Truro is a small cathedral city (population 22,000) in the Duchy of Cornwall, of which it is the administrative capital.
The Cornish will insist this is a city. Anyone from outside of Cornwall will have visions of a built-up centre with a large conurbation and a good public transport system: don't. Truro is a practical city once you're in, and residents of other Cornish Towns will often visit to shop with more variety. But, unless you're staying within walking distance of the centre, expect to either drive in or have to plan a journey. There is a very small 'inner-city' area surrounding the centre. Even the most immediate 'suburbs' are small villages that have nothing but a few miles of field and a winding road separating them from the centre.
Trains from London Paddington - Plymouth - Truro, & Bristol - Plymouth - Truro
Truro is at the junction of the A39 and A390 arterial roads, some 14 miles north of Falmouth.
There is a good Park & Ride car park to the west of Truro, at Threemilestone, with frequent shuttle buses into the city centre which also call at the rail station. Parking in the city centre is expensive and limited, especially during the summer, although the largish Tesco's on the ring road allows 2 hours free parking for customers (Nb: as of 2013 this is auto-camera controlled and you have to enter a code from your till receipt to avoid being fined).
Good number of shops including a rather large Marks and Spencers.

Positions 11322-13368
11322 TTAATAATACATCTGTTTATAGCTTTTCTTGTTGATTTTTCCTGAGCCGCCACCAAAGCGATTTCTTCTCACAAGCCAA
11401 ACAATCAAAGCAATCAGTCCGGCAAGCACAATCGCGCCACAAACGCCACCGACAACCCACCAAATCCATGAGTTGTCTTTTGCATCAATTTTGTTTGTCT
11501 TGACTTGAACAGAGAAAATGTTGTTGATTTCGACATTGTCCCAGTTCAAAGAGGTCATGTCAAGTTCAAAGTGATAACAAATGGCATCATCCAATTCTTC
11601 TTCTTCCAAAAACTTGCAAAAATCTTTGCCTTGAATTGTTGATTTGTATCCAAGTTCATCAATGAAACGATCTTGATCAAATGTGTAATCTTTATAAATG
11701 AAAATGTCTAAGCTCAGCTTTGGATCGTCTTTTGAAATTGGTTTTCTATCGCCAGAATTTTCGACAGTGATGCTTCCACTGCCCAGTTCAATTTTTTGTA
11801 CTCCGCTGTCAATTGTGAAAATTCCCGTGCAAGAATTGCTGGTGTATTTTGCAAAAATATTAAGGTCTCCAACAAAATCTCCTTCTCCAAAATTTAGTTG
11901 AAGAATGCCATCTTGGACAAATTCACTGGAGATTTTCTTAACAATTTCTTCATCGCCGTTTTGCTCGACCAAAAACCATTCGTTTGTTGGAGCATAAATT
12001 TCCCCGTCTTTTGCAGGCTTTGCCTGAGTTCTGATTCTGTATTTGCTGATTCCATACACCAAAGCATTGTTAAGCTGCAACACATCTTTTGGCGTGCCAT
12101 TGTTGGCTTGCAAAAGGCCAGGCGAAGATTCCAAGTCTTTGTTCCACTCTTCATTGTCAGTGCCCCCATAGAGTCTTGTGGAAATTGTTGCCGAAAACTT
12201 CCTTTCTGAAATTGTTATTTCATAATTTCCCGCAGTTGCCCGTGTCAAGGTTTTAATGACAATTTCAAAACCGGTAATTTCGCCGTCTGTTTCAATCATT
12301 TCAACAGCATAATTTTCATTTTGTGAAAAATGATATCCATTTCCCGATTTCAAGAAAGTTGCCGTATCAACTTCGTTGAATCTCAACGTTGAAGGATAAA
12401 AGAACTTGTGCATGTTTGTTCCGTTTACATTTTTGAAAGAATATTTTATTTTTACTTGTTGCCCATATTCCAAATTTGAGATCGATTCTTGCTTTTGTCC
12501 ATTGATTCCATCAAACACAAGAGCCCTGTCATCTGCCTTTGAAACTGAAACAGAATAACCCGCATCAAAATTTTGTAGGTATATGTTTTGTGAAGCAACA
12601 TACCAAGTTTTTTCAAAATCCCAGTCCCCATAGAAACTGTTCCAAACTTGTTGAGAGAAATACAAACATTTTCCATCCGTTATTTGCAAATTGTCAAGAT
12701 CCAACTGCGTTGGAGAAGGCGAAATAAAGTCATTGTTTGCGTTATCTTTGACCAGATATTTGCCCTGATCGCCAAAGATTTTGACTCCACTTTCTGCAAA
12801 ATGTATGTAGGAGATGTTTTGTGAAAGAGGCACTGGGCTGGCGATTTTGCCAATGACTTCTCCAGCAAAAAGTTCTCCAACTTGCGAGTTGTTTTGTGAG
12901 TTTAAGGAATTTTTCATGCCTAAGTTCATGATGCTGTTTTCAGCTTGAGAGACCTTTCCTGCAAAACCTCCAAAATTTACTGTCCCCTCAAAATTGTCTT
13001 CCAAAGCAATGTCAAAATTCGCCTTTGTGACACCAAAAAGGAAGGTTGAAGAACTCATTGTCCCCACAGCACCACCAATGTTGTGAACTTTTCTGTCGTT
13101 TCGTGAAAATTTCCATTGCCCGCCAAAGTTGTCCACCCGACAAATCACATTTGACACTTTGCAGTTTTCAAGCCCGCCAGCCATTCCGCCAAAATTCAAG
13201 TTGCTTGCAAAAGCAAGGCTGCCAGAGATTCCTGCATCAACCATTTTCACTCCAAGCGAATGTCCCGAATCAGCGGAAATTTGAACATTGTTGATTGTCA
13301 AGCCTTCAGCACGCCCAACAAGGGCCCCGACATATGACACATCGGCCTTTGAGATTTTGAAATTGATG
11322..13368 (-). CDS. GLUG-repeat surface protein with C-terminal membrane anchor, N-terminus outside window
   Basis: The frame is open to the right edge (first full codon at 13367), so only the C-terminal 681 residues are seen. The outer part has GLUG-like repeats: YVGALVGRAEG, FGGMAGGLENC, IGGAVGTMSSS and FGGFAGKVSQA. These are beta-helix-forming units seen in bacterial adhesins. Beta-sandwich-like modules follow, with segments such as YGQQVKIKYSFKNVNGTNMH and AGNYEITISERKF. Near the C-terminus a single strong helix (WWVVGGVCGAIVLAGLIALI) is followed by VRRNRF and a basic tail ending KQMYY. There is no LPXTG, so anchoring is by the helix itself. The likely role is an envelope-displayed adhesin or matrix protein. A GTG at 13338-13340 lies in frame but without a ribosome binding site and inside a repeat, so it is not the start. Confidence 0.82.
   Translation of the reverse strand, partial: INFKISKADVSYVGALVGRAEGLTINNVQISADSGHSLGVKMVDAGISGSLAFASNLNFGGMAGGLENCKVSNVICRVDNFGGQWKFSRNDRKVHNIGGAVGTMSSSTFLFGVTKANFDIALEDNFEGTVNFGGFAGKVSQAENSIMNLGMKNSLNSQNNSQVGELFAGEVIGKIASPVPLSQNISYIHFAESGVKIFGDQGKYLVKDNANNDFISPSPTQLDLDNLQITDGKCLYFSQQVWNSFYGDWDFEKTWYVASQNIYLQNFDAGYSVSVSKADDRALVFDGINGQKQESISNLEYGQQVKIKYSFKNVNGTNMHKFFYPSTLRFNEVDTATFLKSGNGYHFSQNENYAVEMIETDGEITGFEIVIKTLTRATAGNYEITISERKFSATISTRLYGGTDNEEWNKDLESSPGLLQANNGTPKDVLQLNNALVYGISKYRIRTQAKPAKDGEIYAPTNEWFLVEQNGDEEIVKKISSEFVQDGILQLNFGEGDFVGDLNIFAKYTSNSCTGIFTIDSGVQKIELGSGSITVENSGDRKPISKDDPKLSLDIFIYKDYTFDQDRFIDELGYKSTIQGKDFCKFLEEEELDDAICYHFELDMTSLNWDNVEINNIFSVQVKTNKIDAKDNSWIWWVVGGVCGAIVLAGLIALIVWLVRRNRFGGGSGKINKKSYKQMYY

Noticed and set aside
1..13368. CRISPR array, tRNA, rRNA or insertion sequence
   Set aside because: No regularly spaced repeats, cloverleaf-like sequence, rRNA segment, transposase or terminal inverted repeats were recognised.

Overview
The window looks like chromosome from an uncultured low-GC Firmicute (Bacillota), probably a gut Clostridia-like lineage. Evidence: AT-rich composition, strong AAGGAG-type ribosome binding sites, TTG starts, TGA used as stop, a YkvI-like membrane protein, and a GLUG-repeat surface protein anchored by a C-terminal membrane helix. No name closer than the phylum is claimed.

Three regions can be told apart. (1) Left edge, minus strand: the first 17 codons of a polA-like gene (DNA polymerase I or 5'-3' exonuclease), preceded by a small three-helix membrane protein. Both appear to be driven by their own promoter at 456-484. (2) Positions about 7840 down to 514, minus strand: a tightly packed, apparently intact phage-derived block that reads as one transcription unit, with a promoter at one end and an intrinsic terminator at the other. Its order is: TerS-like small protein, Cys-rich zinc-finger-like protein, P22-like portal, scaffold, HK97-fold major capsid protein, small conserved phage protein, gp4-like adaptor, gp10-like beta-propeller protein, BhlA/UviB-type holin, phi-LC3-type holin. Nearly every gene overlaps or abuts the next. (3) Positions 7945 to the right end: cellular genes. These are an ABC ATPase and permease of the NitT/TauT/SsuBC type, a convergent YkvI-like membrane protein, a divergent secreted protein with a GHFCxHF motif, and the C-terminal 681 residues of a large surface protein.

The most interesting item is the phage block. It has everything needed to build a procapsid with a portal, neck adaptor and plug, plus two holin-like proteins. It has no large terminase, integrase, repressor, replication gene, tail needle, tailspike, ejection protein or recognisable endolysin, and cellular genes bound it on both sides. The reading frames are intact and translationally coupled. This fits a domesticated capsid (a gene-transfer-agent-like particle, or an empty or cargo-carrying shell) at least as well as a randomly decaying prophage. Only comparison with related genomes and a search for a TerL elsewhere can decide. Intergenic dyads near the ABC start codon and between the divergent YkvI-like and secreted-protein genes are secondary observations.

There are two covered markets: one leads off the Piazza (outside M&S) -several small traditional stalls. The other leads off Lemon St (near the cinema) - the little shops here would appeal more to the eco/organic minded, and there's a pleasant coffee shop cum art gallery upstairs where you can usually find a seat.
On Saturday mornings there's a great Farmers' Market on the Piazza - good local produce, including delicious Cornish ducks, cheeses, bread, rose veal, plants to take home… Wednesday's market in the same place is smaller.
the old ale house, just on the corner by the bus station is a great place to go for tradidtional ales and a quick game of pool
Truro is known to be a concentrated area of violence, mostly in part due to its small size. You can generally be expected to encounter trouble or confrontation of some sort any day of the week, but especially on Friday and Saturday evenings.
The best way to effectively avoid this is simply to start on them first, and carry adequate protection, such as a Knife or personal gun. Empty alcohol bottles are also notable for their effectiveness.
Police are scarce and have even often been seen to provoke or join in with these fights, so assisted help is not to be expected.
Prostitution is rife within Truro and the Cornish county in general, and they often carry various transmittable diseases, so avoid these if possible.